Pacific Rugby Players Welfare

Rugby World Cup rest periods welcomed, timing questioned

The pool phase will be extended by a week, ensuring teams will have at least five days to prepare for all matches, while squad sizes will be increased from 31 to 33 players.

PRPW said that since 2003 the scheduling of Rugby World Cup matches has "brazenly prejudiced Tier 2 nations" and said the latest reforms are long overdue.

"This is a significant step towards a tournament that fully respects the ideals of fair play, and it will make a great difference to the Pacific Island teams," said former Manu Samoa international and PRPW CEO Dan Leo.

Overseas-based players join Pacific Rugby Players Welfare board

The organisation is led by former Manu Samoa player, Dan Leo.

Among the new members are former All Blacks Jerome Kaino, Anthony Tuitavake and Seta Tamanivalu.

There are also two current All Blacks both from the Wellington Hurricanes – Centre, Ngani Laumape and Flanker, Ardie Savea.

From the Major League Rugby Competition in USA are Andrew Durutalo and Shalom Suniula.

Fijian internationals Jim Nagusa, John Matavesi, Ilikena Bolakora and Tongan international Nasi Manu have also joined the board.

All Blacks boost Pacific Rugby Player Welfare Board

Hurricanes team-mate Ngani Laumape has also jumped on board, alongside two time World Cup winner Jerome Kaino, Anthony Tuitavake and Seta Tamanivalu.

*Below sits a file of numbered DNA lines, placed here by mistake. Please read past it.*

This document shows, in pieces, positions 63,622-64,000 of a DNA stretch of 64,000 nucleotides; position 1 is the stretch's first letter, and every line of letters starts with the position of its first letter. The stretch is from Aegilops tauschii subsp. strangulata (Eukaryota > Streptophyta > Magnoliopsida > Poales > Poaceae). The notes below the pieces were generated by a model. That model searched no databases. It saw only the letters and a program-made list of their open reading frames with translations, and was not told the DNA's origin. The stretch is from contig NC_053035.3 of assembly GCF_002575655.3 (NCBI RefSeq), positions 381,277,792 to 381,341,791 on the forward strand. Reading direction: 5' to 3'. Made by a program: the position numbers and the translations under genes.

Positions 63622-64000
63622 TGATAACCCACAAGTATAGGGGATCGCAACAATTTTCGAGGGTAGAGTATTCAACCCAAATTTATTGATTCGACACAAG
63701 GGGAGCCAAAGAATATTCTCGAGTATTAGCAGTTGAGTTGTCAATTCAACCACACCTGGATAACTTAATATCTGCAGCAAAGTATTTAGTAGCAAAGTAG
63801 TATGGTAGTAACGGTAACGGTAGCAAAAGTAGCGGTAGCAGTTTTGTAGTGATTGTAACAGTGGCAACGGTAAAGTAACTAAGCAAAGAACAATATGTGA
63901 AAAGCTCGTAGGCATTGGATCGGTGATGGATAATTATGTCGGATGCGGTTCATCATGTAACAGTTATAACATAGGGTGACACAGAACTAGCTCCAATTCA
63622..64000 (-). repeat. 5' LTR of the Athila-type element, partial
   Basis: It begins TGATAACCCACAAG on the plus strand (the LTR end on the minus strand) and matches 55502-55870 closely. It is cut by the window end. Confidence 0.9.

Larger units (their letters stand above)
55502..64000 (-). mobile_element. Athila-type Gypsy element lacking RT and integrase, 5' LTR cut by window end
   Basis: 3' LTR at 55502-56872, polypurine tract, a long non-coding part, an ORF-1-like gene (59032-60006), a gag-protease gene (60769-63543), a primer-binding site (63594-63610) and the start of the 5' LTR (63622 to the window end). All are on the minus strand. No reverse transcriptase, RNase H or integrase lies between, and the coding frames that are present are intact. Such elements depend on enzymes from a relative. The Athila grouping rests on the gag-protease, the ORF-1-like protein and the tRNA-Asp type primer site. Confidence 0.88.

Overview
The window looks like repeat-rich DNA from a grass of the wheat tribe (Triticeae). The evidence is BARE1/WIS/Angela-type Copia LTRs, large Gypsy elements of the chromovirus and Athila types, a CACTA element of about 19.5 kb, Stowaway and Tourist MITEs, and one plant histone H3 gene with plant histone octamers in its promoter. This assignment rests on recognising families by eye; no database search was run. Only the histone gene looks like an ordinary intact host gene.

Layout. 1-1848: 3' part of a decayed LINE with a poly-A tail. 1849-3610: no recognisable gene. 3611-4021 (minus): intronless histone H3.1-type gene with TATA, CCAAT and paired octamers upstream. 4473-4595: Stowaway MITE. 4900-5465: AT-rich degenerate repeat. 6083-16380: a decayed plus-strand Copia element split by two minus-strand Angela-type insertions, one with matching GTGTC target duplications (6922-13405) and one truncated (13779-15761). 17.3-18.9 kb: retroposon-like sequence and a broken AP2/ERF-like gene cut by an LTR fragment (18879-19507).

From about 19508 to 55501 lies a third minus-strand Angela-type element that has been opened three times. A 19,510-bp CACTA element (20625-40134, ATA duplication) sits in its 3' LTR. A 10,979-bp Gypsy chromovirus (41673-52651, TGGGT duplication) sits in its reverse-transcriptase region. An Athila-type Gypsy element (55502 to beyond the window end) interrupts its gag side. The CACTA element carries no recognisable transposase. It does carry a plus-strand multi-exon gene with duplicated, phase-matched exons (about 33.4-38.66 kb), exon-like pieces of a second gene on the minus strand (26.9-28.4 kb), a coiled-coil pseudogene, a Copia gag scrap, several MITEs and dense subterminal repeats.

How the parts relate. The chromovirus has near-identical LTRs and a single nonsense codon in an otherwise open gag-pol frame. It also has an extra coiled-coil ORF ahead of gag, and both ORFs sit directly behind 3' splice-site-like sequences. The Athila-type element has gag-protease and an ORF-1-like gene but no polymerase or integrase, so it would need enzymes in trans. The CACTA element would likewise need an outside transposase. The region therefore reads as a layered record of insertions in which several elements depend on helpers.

The Managing Director of Pacific Rugby Players Welfare, former Manu Samoa fullback Mike Umaga, said it was "The Island Way" to help out and give back to your community.

"Ardie saw the work we'd been doing and he is a very proud Samoan and reached out to Dan [Leo, PRPW CEO] and asked if there was anything he could do.

World Rugby vote a chance for rethink - Pacific advocacy group

Fiji Rugby's Chairman Francis Kean's nomination for the World Rugby Executive Committee was hastily withdrawn on Tuesday following allegations of homophobia in the Sunday Times and a damning open letter to voting members from Pacific Rugby Players Welfare CEO Leo detailing Kean's political and legal history in Fiji.

The former Navy Commander Kean, who was convicted of manslaughter in 2007, also stood down from the World Rugby Council, with Fiji's seat taken by CEO John O'Connor.

Pacific Rugby Player Welfare questions World Rugby

In a letter penned on behalf of PRPW, Leo has asked ‘why does World Rugby have some of the most elaborate and exhaustive eligibility checks for those who play the game but apparently no checks for someone wanting to run the game?’

Kean, whose name was put forward by the Fiji Rugby Union and whose nomination was seconded by the Fédération Française de Rugby (FFR), was convicted of manslaughter in 2006 – but Leo explains that his crimes and conduct are far worse than initially reported.